You, me, Abe and the shark-boy
The last time we were here, the reflecting pool was full and a little murky in the fading evening light. Today, it is completely drained and people are walking in it, looking down the way you do when you are on the beach looking for shells. You wonder outloud what they could be looking for. I say money or some other treasure yet unimagined.
A happy kid of nine or ten runs with a big black shark kite. It is March, but not windy enough for the massive sky shark to stay up very high. He runs fast and hard through the crowds, though. He smiles big and needs a haircut. He makes me wish there were flying sharks and that TV would make kids as happy as trying to fly a kite. “You fly so high and you move so fast. You’re running blindly from the past.” Mary Lou Lord is in my head again. Her cooing makes me want to be a prettier girl. Like when I was little and used to listen to Dolly Parton on the eight track in the basement. I’d stretch out on the pool table even though I wasn’t supposed to and think of being as shiny as Dolly one day.
The last time we were here, we were brand new. Today, we are nine years old. So many things have changed that I wonder if we still have the same DNA as we did that day so long ago.The last time we were here, we kissed behind a column while Abe watched. I don’t think it was our first kiss, but maybe in the first ten. Today you hug me in the elevator on the way up. The elevator doors open to an invisible wall of cool air. The marble of the Lincoln Memorial is still as cold as I remember it. The last time, I thought it was because it was cold outside, but no, the marble is just cold. I touch a column and it feels like a cold can of Coke on my cheek. The empty reflecting pool stretches out in front of us like a sad drained riverbed, and it makes me shudder all over.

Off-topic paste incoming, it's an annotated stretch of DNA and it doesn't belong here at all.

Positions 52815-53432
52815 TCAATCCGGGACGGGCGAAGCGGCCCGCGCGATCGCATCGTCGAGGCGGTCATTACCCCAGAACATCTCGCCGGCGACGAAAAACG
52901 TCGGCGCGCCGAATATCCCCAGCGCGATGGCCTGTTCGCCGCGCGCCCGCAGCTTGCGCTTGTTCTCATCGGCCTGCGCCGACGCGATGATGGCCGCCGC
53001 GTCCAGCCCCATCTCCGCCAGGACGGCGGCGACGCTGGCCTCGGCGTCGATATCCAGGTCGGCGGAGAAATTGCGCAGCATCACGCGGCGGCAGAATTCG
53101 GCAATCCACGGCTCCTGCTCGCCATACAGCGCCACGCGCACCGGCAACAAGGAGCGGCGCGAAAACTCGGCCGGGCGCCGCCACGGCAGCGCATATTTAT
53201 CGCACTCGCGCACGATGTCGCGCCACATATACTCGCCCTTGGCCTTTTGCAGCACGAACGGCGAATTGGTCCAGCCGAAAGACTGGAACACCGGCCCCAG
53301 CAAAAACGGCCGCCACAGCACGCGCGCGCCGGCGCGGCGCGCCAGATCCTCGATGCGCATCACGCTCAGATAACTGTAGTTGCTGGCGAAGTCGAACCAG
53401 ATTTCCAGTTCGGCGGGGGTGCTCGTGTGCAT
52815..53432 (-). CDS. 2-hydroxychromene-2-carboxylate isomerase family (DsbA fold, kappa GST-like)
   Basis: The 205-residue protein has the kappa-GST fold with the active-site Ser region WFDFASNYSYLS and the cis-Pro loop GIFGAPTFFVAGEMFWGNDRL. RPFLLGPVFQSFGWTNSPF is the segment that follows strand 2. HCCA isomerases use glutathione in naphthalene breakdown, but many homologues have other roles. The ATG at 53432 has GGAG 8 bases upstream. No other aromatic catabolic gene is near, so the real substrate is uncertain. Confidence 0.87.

You take my hand and we run down the steep stairs to bottom of the memorial. Halfway down I realize that I am the sky shark and you are the happy boy.